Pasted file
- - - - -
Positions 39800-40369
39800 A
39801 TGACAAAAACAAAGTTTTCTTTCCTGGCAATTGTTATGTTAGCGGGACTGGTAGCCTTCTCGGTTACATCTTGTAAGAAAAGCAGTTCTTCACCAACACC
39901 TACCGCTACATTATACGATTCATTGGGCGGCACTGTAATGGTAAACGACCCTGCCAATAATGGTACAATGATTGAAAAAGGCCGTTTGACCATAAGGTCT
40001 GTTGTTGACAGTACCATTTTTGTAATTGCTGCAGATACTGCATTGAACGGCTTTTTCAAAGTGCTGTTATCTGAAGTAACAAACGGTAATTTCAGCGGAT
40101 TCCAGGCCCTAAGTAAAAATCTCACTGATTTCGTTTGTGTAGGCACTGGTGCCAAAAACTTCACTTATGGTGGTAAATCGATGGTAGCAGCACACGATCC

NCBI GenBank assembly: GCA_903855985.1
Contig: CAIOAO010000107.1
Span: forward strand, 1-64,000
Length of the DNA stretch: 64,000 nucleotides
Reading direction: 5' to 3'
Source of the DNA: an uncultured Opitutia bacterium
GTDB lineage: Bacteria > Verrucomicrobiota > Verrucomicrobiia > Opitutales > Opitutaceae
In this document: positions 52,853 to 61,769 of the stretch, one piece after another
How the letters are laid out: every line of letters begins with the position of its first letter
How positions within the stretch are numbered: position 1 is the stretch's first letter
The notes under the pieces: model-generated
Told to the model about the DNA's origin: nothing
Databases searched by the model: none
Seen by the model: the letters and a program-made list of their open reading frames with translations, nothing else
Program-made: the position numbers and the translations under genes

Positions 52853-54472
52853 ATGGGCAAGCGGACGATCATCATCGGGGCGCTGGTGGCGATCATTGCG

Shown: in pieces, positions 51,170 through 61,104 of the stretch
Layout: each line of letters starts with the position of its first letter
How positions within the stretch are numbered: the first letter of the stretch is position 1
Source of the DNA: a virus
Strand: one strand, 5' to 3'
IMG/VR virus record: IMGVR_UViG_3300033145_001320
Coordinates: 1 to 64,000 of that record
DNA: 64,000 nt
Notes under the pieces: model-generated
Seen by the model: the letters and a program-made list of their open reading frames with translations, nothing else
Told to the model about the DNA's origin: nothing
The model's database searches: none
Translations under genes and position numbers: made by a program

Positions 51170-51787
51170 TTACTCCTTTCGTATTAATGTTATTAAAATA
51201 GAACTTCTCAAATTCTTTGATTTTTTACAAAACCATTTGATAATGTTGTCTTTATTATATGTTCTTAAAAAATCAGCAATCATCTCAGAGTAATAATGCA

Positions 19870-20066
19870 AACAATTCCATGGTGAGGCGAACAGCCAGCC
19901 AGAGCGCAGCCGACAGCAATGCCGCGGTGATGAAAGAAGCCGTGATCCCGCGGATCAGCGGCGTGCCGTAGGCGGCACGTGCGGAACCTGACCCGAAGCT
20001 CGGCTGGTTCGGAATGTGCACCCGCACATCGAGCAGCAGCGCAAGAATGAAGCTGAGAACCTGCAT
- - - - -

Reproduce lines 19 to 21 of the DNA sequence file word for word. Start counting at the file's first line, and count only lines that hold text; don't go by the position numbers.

Databases searched by the model: none
Seen by the model: the letters and a program-made list of their open reading frames with translations, nothing else
Program-made: the position numbers and the translations under genes